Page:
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Category: Trinidad Society Date: 06 Feb 05

 

Whether youíve shut your doors and pulled down the blinds, whether you are even now flying across the sea to escape it, whether you are cutting, fixing, shortening, adding feathers, taking off beads, on costumes, surveying your glitter, priming music trucks, blasting the mook hook song in your car, lying in Mayaro on your stomach, whether youíre a returning Trini or a visitor, whether you prefer to think of the elections in Iraq or remembering the tsunami even as the media move on, weather you are young, old, well or ill, if you have anything to do with Trinidad and Tobago your pulse is quickening.

 

Itís your time out. Itís in the trees, and in your head and in the Savannah and in that tiny top and low-cut jeans in your closet. Itís in the coolers and the seasoned pelau. In the brand new sneakers, and the suntan lotion and add on hair. Why? This is your time out. Nobodyís saying itís a holiday but nobodyís saying you need to show up for work either.

 

Slowly slowly, the blending has begun. The rich are tentatively emerging from their self imposed jails, the poor have taken their months salariesóthis is the only country where you can get a loan for a carnival costume and fetes, put on their glad rags and come out to play.

 

When the season began, I shut the door. But the music got to me. Itís good this year. Energetic, motivated, excited. Then I found myself at a David Rudder concert. And I saw his magic all over again. When he sang his calypsos, telling stories of another time, of Hulsie X, and the drug boys, and the bid dim bim bai lai, bid dim bim bai lai, bid dimbim bai di bi bam bam of lovers in this season, I thought sadly of how heís remembering now, only remembering, no longer here. But the mook man is here, the hook man is here. And thatís hope for women. Everyday I meet one or another with a broken heart. Thereís hope.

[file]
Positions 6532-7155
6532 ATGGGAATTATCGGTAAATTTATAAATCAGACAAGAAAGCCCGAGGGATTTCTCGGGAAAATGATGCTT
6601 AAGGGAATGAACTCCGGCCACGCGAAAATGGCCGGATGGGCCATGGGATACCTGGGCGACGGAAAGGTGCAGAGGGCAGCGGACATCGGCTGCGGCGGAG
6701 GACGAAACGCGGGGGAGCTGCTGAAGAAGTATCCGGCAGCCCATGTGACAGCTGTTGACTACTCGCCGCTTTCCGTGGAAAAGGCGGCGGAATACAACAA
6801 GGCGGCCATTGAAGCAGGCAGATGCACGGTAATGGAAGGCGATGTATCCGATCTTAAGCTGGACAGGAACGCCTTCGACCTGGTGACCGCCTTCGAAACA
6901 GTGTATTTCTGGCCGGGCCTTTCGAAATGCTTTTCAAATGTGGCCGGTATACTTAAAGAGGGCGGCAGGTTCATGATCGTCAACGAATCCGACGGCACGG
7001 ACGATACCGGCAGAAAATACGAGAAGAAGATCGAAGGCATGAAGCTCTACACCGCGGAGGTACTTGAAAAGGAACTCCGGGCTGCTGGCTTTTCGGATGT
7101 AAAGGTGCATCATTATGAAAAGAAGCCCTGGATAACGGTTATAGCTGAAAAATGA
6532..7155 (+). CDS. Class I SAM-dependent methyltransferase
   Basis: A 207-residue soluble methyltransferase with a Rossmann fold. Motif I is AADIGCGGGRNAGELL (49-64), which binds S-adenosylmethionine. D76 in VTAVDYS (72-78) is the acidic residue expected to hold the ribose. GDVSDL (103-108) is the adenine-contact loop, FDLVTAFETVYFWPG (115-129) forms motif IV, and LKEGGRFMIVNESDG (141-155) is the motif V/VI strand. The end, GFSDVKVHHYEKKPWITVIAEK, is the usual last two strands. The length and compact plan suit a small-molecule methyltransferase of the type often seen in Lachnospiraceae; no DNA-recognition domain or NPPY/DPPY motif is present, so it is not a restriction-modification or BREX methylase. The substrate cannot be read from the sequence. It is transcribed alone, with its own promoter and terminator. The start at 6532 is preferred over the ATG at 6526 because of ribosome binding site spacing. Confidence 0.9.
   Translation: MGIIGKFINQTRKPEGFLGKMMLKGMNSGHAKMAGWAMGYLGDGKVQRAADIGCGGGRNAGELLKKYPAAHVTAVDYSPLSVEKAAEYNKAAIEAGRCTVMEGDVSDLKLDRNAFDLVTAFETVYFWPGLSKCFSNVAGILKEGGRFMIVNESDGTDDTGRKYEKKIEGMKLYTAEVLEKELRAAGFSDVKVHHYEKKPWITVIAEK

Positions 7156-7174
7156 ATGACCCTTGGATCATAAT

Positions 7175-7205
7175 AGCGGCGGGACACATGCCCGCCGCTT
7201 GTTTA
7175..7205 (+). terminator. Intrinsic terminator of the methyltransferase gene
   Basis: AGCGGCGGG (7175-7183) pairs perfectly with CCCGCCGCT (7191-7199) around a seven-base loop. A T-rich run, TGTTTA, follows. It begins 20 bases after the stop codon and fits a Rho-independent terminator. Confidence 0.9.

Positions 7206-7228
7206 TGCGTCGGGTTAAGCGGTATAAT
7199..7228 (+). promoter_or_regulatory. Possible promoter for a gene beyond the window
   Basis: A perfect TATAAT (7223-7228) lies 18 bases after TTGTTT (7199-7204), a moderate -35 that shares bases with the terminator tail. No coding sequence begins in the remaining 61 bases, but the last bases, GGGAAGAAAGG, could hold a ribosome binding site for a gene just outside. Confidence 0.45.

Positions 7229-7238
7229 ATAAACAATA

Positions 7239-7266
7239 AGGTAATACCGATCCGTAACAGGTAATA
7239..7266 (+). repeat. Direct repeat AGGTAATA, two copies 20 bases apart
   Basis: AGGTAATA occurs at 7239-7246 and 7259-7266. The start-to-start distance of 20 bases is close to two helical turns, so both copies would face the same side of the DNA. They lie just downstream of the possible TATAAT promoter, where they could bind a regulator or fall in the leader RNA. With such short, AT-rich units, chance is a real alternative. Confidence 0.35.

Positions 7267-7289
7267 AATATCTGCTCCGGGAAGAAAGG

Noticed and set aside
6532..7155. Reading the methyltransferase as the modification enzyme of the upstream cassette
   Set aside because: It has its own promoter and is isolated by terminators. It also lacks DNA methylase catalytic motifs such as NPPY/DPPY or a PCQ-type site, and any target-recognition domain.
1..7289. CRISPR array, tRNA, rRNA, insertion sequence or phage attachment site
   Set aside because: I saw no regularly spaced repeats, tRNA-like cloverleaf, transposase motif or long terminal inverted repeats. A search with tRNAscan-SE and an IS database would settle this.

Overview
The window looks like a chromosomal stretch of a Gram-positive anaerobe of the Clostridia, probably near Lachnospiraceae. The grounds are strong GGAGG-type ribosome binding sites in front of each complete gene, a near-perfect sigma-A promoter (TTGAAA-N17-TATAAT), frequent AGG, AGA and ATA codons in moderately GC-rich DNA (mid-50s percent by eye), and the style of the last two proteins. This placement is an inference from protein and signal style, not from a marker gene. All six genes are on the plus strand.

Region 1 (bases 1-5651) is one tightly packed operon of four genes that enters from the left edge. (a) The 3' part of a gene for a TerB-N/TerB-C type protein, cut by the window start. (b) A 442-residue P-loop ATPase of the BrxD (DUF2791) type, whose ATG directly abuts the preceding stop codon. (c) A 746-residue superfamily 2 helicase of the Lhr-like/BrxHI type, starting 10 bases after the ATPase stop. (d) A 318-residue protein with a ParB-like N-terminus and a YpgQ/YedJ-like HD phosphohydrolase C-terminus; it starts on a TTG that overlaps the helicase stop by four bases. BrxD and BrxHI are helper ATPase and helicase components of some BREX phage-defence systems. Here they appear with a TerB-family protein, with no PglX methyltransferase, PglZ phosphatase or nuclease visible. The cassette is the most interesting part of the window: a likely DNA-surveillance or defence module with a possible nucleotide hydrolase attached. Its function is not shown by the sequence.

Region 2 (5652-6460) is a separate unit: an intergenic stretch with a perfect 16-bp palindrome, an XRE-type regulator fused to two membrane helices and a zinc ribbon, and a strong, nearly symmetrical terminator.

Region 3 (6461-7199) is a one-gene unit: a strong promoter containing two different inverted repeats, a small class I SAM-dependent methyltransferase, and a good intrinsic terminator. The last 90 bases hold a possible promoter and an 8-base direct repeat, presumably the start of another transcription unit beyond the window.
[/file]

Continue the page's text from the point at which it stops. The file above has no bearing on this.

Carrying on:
Here you have it, these four days. Your slice of space, creamy as custard, warm as setting sun on your back, or brimming with movement and possibility, and mingling with warm waists, and glittering faces. This is our midsummerís nights dream. Only itís spring. In Trinidad. Dry season lit by Poui and sunshine.

 

Itís like going to sleep with troubled thoughts, being counselled by dreams and waking up with solutions. Thatís what I want for us. Now is not the time to think of the letter from a friend in Canada who read my ďcynical and depressedĒ column of a few weeks back, of 50 per cent illiteracy, and 48 per cent living below the poverty line, and the build up of a calamitous dependency syndrome that is soaking up a much-needed labour force.

 

He wrote: ďThings havenít really changed since the mid-70ís. Back then we had Dewd instead of Cepep. Then Caroni was a drain on the Treasury but that drain has shifted to Vsep. What has changed is the destruction of the middle class. Now Trinidad is very much a polarised society with the old and the nouveau riche and poor forming a tension riddled society. It all boils down to two things: the destruction of the work ethic and the growing belief that the State will provide. I have no idea where the Government is heading socially, financially, politically or morally. Where is the input from the Chambers of Commerce, the Churches, the schools and even the writers? That the potential is there in T&T is plain to see. We can move mountains with bare hands to set up a fete but when it comes to setting up a business or some productive enterprise it all stagnates. Why is this so?Ē

 

But the tassa and the pans summon, the costumes and calypsos cry out to our parched souls aching for forgetfulness, comfort. When we emerge from this dream on Ash Wednesday, it is with the hope that the answers will come to us, as they do sometimes, when we have rested with the reflected glitter of dancing shades of colour and light.

 

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All Articles Copyright Ira Mathur